Wisse, Laura EM, Xie, Long, Lyu, Xueying, Das, Sandhitsu R., de Flores, Robin, Lane, Jacqueline, Yushkevich, Paul A., Wolk, David A., and Initiative, Disease Neuroimaging
Alzheimer's & Dementia: The Journal of the Alzheimer's Association; Dec2022 Supplement 6, Vol. 18 Issue 6, p1-4, 4p
Background: Mild Cognitive Impairment with Suspected non‐Alzheimer's Pathophysiology (SNAP‐MCI) represents a group of patients with Alzheimer's disease (AD) like neurodegeneration without beta‐amyloid pathology. While this group likely has a heterogeneous etiology, tau pathology, as in Primary Age‐Related Tauopathy (PART), has been hypothesized to play a major role. We investigate tau positron emission tomography (PET) uptake in the medial temporal lobe (MTL) in SNAP‐MCI and the association of MTL Tau‐PET uptake with structural measures and delayed recall in beta‐amyloid negative (A‐) MCI patients. Method: 237 MCI patients and 301 A‐ controls with available beta‐amyloid and tau PET and magnetic resonance images (within 200 days) were included. Baseline hippocampal volume and entorhinal cortex (ERC) and Brodmann areas (BA)35 thickness were obtained using an in‐house developed pipeline and annualized atrophy rates were estimated in an unbiased fashion using follow‐up MRIs within 4.5 years. Βeta‐amyloid status (A+/‐) was determined by a standard cut‐off (Florbetapir: 1.11; Florbetaben: 1.08) and neurodegeneration status (N+/‐) by hippocampal volumes, corrected for intracranial volume, using the 90th percentile of A+ AD patients as the cut‐off. Tau‐PET standardized uptake value ratio (SUVR) in the ERC/BA35 was calculated. A composite z‐score of delayed recall at baseline and change over 2 years was obtained. Result: SNAP‐MCI had significantly higher ERC/BA35 Tau‐PET SUVR than A‐ controls (Table 1, corrected for age) and qualitatively higher than A‐N‐ MCI (p=0.10). ERC/BA35 Tau‐PET SUVR in A‐N‐ MCI was not significantly different from A‐ controls. In A‐ MCI patients, ERC/BA35 Tau‐PET SUVR was significantly associated with BA35 thickness and hippocampal, ERC and BA35 atrophy rates, corrected for beta‐amyloid PET SUVR (Table 2; Figure 1). MTL structural measures, but not ERC/BA35 Tau‐PET SUVR, were associated with cross‐sectional and longitudinal delayed recall measures (Table 3; Figure 2). Conclusion: SNAP‐MCI had elevated ERC/BA35 Tau‐PET SUVR and ERC/BA35 Tau‐PET SUVR was associated with MTL structural measures in A‐ MCI patients. This indicates that tau pathology might be an important driver of neurodegeneration in the absence of beta‐amyloid pathology, supporting the notion that PART contributes to SNAP‐MCI. Additionally, MTL structure was associated with memory performance, consistent with SNAP not being a benign condition. [ABSTRACT FROM AUTHOR]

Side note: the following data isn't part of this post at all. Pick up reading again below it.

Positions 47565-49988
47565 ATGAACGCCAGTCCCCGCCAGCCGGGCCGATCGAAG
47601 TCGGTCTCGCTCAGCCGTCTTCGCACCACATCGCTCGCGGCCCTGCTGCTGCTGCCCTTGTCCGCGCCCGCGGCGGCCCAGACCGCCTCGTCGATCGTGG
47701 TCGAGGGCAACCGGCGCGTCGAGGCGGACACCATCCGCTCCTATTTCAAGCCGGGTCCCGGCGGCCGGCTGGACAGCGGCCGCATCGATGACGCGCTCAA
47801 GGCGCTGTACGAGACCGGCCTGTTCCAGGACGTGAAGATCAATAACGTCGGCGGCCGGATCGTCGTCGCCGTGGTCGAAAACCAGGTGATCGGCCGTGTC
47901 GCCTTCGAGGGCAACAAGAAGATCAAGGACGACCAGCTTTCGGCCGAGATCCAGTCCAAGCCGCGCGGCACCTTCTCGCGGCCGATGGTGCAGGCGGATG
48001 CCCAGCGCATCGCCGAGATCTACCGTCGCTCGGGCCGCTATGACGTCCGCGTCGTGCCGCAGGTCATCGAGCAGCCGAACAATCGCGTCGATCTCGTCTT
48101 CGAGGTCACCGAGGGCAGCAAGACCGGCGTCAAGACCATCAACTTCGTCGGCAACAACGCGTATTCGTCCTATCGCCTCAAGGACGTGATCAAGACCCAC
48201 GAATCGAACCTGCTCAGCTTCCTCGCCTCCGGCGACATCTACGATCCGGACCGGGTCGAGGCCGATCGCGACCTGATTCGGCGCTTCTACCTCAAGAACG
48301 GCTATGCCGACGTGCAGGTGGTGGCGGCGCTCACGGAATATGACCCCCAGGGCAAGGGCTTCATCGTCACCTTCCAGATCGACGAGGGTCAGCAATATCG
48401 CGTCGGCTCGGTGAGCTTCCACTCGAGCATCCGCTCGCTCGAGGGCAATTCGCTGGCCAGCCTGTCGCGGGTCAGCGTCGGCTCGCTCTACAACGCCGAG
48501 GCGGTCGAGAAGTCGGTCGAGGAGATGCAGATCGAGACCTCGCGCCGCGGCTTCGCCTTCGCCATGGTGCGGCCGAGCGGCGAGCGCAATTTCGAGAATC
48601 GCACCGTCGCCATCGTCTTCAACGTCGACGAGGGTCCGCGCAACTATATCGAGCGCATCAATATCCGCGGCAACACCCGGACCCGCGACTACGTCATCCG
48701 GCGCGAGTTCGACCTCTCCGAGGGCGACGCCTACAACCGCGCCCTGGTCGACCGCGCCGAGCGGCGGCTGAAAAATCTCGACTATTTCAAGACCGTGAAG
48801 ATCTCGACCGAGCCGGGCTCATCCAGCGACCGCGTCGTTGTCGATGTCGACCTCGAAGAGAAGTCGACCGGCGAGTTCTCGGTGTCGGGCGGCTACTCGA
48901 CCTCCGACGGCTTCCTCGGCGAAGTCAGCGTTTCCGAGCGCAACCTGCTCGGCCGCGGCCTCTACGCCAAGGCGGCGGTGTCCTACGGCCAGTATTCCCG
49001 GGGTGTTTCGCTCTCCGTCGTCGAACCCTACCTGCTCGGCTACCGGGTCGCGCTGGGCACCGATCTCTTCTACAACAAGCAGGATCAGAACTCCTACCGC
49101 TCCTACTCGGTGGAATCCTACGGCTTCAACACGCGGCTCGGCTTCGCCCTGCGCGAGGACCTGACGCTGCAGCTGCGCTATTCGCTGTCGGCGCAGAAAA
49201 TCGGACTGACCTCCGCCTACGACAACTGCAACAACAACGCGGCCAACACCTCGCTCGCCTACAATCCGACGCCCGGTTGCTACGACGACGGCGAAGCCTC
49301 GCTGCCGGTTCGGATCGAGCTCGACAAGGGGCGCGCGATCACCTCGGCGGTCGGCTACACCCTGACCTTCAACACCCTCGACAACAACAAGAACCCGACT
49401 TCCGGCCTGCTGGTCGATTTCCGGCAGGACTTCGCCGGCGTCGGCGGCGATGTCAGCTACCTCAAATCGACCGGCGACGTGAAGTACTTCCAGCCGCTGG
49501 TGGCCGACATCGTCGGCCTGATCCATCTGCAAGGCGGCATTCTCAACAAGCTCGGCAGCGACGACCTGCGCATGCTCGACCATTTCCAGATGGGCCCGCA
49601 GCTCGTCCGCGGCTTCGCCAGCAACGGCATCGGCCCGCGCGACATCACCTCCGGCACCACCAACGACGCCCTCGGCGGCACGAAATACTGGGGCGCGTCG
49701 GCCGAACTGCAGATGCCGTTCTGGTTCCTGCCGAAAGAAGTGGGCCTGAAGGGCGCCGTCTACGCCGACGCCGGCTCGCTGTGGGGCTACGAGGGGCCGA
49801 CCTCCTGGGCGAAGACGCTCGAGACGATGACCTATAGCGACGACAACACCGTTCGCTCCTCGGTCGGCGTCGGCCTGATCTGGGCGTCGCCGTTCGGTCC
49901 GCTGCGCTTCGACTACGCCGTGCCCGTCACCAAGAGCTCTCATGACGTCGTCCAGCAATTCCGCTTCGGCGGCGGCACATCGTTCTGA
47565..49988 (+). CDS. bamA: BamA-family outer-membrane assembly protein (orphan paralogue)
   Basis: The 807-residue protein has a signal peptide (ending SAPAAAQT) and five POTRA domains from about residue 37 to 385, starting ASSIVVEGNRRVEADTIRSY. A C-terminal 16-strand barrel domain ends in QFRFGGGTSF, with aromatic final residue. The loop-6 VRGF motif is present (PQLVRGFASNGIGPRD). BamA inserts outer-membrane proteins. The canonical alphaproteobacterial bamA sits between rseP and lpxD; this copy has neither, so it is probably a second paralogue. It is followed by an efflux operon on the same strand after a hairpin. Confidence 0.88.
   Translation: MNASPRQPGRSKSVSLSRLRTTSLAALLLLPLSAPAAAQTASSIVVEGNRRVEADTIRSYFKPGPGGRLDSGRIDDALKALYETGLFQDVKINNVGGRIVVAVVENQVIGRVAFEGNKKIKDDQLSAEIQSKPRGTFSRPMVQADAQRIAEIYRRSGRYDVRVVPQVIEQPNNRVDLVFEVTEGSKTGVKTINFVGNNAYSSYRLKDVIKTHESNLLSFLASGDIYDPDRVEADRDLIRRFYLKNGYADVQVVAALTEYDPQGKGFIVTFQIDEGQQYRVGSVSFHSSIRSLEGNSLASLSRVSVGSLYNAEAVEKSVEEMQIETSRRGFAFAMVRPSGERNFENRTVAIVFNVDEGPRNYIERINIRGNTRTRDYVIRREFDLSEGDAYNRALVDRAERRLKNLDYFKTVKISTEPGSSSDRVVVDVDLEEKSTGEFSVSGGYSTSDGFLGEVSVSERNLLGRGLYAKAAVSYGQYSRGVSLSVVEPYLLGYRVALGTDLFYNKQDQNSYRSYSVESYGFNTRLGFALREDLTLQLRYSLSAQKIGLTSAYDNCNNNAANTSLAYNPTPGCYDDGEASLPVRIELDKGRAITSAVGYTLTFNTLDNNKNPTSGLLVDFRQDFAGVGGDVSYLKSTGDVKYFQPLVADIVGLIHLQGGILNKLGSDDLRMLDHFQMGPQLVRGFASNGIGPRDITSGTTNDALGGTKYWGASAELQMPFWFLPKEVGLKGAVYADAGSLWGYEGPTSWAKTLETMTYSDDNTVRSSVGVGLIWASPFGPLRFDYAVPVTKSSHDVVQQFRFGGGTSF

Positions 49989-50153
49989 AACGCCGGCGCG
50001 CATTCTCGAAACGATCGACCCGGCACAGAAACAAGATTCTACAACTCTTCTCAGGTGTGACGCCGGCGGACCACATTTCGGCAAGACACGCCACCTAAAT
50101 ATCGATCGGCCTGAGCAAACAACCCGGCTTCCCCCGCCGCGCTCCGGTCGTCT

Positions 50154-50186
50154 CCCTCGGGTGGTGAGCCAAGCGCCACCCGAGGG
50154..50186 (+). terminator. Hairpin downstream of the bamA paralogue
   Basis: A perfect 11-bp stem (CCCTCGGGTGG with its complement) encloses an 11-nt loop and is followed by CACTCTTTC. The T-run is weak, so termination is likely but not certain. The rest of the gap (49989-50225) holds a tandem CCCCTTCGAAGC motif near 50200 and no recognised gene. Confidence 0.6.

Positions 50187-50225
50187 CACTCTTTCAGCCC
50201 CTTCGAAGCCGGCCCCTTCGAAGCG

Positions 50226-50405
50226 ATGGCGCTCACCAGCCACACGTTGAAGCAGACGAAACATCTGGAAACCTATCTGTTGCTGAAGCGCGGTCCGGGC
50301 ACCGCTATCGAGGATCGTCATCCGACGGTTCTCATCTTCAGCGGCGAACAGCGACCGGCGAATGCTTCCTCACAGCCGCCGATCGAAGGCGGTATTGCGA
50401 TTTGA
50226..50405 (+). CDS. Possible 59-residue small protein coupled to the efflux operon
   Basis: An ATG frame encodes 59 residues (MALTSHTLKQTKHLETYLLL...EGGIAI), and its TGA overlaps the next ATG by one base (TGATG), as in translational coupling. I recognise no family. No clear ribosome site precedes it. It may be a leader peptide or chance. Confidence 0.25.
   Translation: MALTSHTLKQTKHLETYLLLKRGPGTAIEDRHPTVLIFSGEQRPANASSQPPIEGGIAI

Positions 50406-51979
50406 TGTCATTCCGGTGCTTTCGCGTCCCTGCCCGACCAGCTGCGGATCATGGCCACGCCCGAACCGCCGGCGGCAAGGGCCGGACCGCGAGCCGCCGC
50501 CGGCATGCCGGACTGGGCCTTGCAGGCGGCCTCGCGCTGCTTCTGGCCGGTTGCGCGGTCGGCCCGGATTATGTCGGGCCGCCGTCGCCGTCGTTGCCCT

Martinez, Vanessa A., Betts, Robin K., Scruth, Elizabeth A., Buckley, Jacqueline D., Cadiz, Vilma R., Bertrand, Linda D., Paulson, Shirley S., Dummett, Brian Alex, Abhyankar, Stella S., Reyes, Vivian M., Hatton, Joeffrey R., Sulit, Reynaldo, and Liu, Vincent X.
Yang, David, Best, John R., Chambers, Colleen, Feldman, Howard H., Pettersen, Jacqueline A, Henri‐Bhargava, Alexander, Lee, Philip E, Nygaard, Haakon B., Funnell, Clark R, Foti, Dean J, Hsiung, Ging‐Yuek Robin, and DeMarco, Mari L.
Alzheimer's & Dementia: The Journal of the Alzheimer's Association; Dec2022 Supplement 6, Vol. 18 Issue 6, p1-2, 2p
Background: While previous studies have demonstrated the effect of Alzheimer's disease (AD) CSF testing in changing diagnosis, we lack an understanding of how this testing affects clinical management. Therefore, we assessed changes in clinical management associated with AD CSF biomarker testing when ordered as part of routine clinical management. Method: The 'Investigating the Impact of Alzheimer's Disease Diagnostics in British Columbia' (IMPACT‐AD BC) study (NCT05002699) is a longitudinal study examining the impact of AD CSF testing on clinical management, personal utility and health care economics in British Columbia, Canada. After AD CSF testing was ordered as part of routine care (where the clinical scenario met the appropriate use criteria), the patient and their physician were eligible to participate in the study. The primary outcome was the change in management (pre‐ v. post‐biomarker results) in a composite measure including 1) AD drug therapy, 2) other relevant drug therapy, 3) other diagnostic procedures, and 4) referral or counselling. Result: Participants (n = 129) had a median age of 63 (IQR:58‐68); 49% were female. Cognitive impairment at baseline consisted of 7% with subjective cognitive impairment, 53% with mild cognitive impairment, and 40% with dementia. CSF biomarker profiles were consistent with an amyloid‐beta pathology (i.e., A+) in 72% of cases. Changes in clinical management because of testing occurred in 83% of cases including: referrals and counseling (57%), imaging (47%) and other diagnostic procedures (e.g., neuropsychological testing) (42%), and use of AD drug therapies (40%). For those with a non‐AD pre‐biomarkers diagnosis, 42% were changed to AD post‐biomarkers; for those with an AD pre‐biomarkers diagnosis, 18% were changed to non‐AD post‐biomarkers. Conclusion: This study has revealed substantial changes in clinical management as a direct result of AD CSF biomarker testing in routine care. An understanding of the implications of biomarker testing will in turn help us: improve appropriate utilization, understand the broader impacts on persons living with dementia and on the health care system, and prepare for expanded use of this testing with the availability of disease‐modifying therapeutics. [ABSTRACT FROM AUTHOR]